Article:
Sacroiliac joint dysfunction
Sacroiliac (SI) joint dysfunction refers to pain in the sacroiliac joint region caused by abnormal motion in the sacroiliac joints or stress on the joints. The SI joints connect the spine to the pelvis and support the entire weight of the upper body when you stand. Stress on the joints can wear down their cartilage, the flexible connective tissue that acts as a shock absorber between bones, and cause arthritis. Many conditions, including rheumatoid arthritis, gout, psoriasis and ankylosing spondylitis, can result in painful, debilitating inflammation of the SI joints.
- Low back pain
- Pain in the buttocks, groin, hip and/or thighs
- Sciatic leg pain
- A burning sensation in the pelvis
- Transient numbness, prickling or tingling
- Urinary frequency
Pain may increase with physical activity. Bending forward, climbing stairs or hills and rising from a seated position may also cause pain.
Your doctor will perform a thorough history and physical examination, and ask questions to help determine whether the pain is coming from the SI joints, lumbar spine or hips. A neurosurgeon or pain medicine specialist can develop a probable diagnosis of SI joint dysfunction by palpating the painful areas and performing several movements that may cause pain:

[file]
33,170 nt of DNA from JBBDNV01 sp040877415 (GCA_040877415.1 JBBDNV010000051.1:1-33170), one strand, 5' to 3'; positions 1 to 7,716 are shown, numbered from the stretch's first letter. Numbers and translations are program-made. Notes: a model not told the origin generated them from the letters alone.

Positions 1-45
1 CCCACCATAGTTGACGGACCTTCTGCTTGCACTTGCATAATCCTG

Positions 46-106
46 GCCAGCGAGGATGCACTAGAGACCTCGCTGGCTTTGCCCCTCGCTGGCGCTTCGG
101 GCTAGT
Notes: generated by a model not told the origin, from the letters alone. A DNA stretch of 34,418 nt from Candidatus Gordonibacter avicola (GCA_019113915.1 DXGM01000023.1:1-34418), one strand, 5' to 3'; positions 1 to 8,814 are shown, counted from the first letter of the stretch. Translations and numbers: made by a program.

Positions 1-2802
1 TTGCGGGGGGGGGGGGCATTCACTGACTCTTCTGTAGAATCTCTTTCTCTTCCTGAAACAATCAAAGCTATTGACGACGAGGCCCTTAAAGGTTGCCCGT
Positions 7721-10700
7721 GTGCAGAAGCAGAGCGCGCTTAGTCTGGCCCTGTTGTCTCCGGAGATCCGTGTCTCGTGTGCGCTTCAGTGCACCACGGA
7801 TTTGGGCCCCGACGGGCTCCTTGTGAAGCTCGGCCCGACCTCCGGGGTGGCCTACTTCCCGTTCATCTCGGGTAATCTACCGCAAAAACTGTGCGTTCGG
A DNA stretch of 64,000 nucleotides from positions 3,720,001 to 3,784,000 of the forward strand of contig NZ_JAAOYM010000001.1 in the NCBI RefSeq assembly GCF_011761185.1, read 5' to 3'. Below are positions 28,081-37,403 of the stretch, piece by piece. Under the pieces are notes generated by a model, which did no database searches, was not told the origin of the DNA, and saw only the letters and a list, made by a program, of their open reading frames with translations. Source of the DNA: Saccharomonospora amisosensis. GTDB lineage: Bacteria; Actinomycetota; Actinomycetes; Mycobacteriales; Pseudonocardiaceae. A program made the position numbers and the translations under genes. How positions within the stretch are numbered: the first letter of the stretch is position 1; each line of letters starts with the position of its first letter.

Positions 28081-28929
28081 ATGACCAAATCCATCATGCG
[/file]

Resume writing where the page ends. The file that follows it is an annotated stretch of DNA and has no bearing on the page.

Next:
The Gaenslen test applies torsion to the joint. With one hip flexed into the abdomen, the other leg is allowed to dangle off the edge of the table. Downward pressure on the leg causes hip extension and stresses the SI joint.
The iliac gapping test applies pressure to the anterior superior iliac spine.
The iliac compression test applies compression to the joint while you lie on your side.
The FABER or Patrick test helps determine if pain is coming from the SI joints during flexion, abduction and external rotation.
Diagnostic tests include x-rays, CT scan and MRI to evaluate the condition of the joints, bones, muscles and ligaments.
Your pain medicine specialist may inject an anesthetic and a steroid directly into the SI joint using fluoroscopy for either diagnosis or treatment.
Treatments available include anesthetic and steroid injections, oral anti-inflammatory medications and, for short periods of time, oral steroids, including prednisone. Because too much motion or not enough motion may cause pain in the SI joint, physical therapy is often prescribed. Stretching and stabilizing exercises can help reduce the pain. Your doctor may also recommend yoga or Pilates to promote flexibility and build strength.
Surgery for SI joint dysfunction fuses the joints by holding them together with plates and screws until they grow together, eliminating all motion.
Surgery should be considered only if less-invasive treatments have failed to provide relief.